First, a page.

Mrs. Musters, an Indian Queen. -- The dress uncommonly beautiful and appropriate: the robe of Indian grass; the vest of silk; a profusion of jewels, particularly pearls, as ear-rings, necklaces, &c. the hat made of grass, the crown running up to a spire, from which issued forth a plume of Indian feathers; around the rim gilt bells.

Captain Herne, a sailor; Mr. Janes, a farmer's wife; Lord Villiers, a Highland chief; Mrs. Harcourt, a Welch lady; Mr. Boehm, a Dutch Burgomaster's wife; the Marquis of Lorne, and Mr. T. Sheridan, as Highlanders; and Mr. Paul Methuen, a dragon, with wings, tail, and all complete. The dragon was horribly fine, and terrific enough to pass for him that watched the golden fruit in the garden of the Hesperides; -- as such he was addressed by Lord Ashtoun, in the character of Sylvester Horticol, gardener, who presented him with the following bill

[a long and uninteresting passage omitted here]

Mr. Champheys, as Alderman and Mrs. Gobble, formed a couple of one bone and one flesh, that defied all the omnipotence of parliament to divorce till death. Indeed the Alderman, by carrying his wife on his back, appeared to guard pretty well against Crim. Con. and as a further security, the Lady had no corporal existence, unless Mr. Joddrel, who personated Nobody, lent her one. The following Song very truly describes their attachment:

[Another long and uninteresting passage removed]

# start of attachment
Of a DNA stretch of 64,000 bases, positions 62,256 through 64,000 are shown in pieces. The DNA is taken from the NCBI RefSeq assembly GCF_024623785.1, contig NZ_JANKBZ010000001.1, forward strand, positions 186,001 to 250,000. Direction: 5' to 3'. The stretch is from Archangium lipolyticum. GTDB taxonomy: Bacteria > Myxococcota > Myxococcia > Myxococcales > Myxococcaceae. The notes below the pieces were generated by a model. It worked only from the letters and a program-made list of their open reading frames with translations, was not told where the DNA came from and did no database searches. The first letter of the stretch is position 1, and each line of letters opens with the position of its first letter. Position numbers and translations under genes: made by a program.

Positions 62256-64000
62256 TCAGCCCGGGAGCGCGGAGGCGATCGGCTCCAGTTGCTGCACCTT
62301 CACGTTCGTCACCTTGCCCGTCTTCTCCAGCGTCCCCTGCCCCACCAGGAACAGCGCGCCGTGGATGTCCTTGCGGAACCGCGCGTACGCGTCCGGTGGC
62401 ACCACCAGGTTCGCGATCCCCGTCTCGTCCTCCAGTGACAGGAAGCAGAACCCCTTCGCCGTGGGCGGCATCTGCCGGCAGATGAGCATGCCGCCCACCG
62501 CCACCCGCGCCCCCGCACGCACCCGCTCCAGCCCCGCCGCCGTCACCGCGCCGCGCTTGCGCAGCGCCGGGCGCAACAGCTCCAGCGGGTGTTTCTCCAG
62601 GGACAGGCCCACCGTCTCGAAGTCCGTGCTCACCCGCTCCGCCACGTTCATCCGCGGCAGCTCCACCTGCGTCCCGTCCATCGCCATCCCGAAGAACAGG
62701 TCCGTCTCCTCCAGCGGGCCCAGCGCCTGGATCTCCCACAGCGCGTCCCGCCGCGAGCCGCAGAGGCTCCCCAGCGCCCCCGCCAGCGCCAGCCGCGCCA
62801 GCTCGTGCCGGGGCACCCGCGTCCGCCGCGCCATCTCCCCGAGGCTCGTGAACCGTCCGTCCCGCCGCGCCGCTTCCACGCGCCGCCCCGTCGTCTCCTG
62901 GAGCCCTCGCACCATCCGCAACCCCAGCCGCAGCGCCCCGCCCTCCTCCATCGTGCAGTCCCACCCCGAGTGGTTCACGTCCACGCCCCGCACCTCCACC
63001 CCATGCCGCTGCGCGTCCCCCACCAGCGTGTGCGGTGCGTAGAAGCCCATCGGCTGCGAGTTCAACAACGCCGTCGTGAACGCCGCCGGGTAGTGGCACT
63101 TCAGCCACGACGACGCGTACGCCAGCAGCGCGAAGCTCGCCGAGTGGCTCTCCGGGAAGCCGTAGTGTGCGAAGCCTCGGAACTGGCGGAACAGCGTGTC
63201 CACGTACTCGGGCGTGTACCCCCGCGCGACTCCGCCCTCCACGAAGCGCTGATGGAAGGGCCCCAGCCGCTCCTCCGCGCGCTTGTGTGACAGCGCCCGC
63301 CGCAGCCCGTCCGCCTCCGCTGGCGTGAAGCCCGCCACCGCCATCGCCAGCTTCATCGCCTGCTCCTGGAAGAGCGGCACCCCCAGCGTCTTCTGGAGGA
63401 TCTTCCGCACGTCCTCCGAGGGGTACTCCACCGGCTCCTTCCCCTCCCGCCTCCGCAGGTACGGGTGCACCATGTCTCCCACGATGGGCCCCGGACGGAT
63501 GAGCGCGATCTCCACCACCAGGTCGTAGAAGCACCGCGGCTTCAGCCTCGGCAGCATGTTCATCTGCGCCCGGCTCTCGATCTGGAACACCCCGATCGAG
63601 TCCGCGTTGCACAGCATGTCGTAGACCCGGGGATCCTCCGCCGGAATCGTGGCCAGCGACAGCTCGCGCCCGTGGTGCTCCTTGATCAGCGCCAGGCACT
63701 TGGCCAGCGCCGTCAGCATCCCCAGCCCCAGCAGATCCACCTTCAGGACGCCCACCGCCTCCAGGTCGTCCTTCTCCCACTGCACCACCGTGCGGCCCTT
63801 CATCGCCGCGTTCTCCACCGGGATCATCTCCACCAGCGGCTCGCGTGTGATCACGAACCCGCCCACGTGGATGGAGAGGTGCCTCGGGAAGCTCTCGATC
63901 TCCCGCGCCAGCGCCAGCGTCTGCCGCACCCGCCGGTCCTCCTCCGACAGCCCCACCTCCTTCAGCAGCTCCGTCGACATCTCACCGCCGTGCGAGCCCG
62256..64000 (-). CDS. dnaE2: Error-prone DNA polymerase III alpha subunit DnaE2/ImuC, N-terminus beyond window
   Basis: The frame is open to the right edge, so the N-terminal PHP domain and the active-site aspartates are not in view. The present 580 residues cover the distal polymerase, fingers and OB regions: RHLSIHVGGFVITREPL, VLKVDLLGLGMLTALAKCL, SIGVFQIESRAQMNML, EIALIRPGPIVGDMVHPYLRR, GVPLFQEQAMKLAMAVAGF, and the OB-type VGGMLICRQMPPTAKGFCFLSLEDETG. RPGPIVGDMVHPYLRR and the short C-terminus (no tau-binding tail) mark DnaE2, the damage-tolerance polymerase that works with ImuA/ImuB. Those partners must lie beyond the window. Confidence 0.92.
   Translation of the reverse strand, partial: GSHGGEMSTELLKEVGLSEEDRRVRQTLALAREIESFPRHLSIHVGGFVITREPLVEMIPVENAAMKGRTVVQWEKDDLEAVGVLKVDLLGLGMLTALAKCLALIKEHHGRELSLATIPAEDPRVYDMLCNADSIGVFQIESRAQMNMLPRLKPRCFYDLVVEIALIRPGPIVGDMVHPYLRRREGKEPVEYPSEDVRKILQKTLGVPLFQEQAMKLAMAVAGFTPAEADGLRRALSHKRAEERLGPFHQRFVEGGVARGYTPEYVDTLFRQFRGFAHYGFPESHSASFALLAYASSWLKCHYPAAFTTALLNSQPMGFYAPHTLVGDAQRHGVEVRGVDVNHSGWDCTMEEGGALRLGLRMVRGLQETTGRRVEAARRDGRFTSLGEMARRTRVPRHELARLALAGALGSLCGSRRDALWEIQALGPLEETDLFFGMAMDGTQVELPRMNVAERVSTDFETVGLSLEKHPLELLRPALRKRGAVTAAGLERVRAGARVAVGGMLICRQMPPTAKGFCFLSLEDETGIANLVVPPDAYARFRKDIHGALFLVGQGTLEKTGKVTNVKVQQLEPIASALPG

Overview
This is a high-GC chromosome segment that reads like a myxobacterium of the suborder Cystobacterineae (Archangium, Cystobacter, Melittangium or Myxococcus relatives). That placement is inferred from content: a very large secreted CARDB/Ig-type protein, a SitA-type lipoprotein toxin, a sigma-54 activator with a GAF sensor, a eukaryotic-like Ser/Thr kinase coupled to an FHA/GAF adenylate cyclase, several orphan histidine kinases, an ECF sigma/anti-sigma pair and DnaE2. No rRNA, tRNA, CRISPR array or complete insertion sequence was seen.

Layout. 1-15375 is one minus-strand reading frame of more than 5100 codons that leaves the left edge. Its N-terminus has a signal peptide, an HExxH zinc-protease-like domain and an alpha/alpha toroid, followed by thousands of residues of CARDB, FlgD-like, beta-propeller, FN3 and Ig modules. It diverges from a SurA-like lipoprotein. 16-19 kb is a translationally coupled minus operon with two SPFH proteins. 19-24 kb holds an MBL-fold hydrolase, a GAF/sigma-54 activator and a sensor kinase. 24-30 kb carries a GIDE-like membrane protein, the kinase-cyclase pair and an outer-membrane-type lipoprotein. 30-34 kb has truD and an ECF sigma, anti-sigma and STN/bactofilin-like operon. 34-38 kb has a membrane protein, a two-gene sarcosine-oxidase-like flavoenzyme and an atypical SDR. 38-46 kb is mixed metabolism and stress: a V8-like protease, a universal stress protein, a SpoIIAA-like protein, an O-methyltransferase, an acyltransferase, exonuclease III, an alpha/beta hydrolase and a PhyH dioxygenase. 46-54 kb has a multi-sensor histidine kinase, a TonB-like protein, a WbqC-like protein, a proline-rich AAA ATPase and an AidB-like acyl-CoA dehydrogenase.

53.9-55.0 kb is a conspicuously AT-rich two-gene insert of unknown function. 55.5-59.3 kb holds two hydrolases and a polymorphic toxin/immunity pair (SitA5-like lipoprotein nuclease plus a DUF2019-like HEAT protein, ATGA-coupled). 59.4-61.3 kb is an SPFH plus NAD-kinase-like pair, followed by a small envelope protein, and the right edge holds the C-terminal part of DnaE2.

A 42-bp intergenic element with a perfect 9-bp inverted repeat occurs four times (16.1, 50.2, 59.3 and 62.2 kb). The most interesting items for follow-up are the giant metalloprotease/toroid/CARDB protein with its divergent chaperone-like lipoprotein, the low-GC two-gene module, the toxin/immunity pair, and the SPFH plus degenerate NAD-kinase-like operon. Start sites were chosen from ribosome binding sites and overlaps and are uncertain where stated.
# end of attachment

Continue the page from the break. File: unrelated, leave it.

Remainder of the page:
It is a constitutional defect in the masquerade system, that, while the frame is all in motion, the wit sparkling, and the spirit all on fire, the mask displays no varying features - nothing but this corresponding expression of countenance was wanting to render Mr. Percy's Otaheite Chief, Mr. Williams's Schoolmaster, Mr. Smith's Sylvester Daggerwood, Miss Vaughan's Gleaner, and Lord Milsington's Quack Doctor, so many chefs d'ouvres. Indeed, in acknowledging the merits of the latter character, the epithet of appropriate in stile, spirit, and action, was only common to this, with a variety of other characters, who lashed the prevailing foibles and follies of the day with the happiest strokes of satire.

The lovely hostess of the night wore an elegant fancy dress, and looked divinely. Lady Dashwood King also appeared in one of uncommon splendour. The Prince of Wales wore a slate coloured domino, with a netting of black lace to the middle.

We cannot conclude without adding to the mass of excellence Col. Armstrong, a French Officer, loud in praise of Bonaparte; Mr. H. Greville, the Grand Signior, not throwing the handkerchief, but issuing cards for another Pick Nick. Among a long list of other characters too numerous to mention, were: Lord Courtney, an Antiquated Woman of Fashion; Miss Brudenell, a Fortune-teller; Earl Mount-Edgecumbe, an Old Maid, playing on the guitar; the three Mr. Haywoods, Turks; General Tarleton, an Indian Chief, Mrs. Tarleton, one of his wives; Mr. Cox, a Patent Extinguisher; Miss Crofton, a Female Tartar; Lady Cahier, a Pilgrim; Mr. S. Bouverie, a Coxcomb; Mr Singleton, a Gypsey; Miss Marsham, an Indian Queen; and Mr and Mrs Drax Grosvenor, a Clown and Country Wench.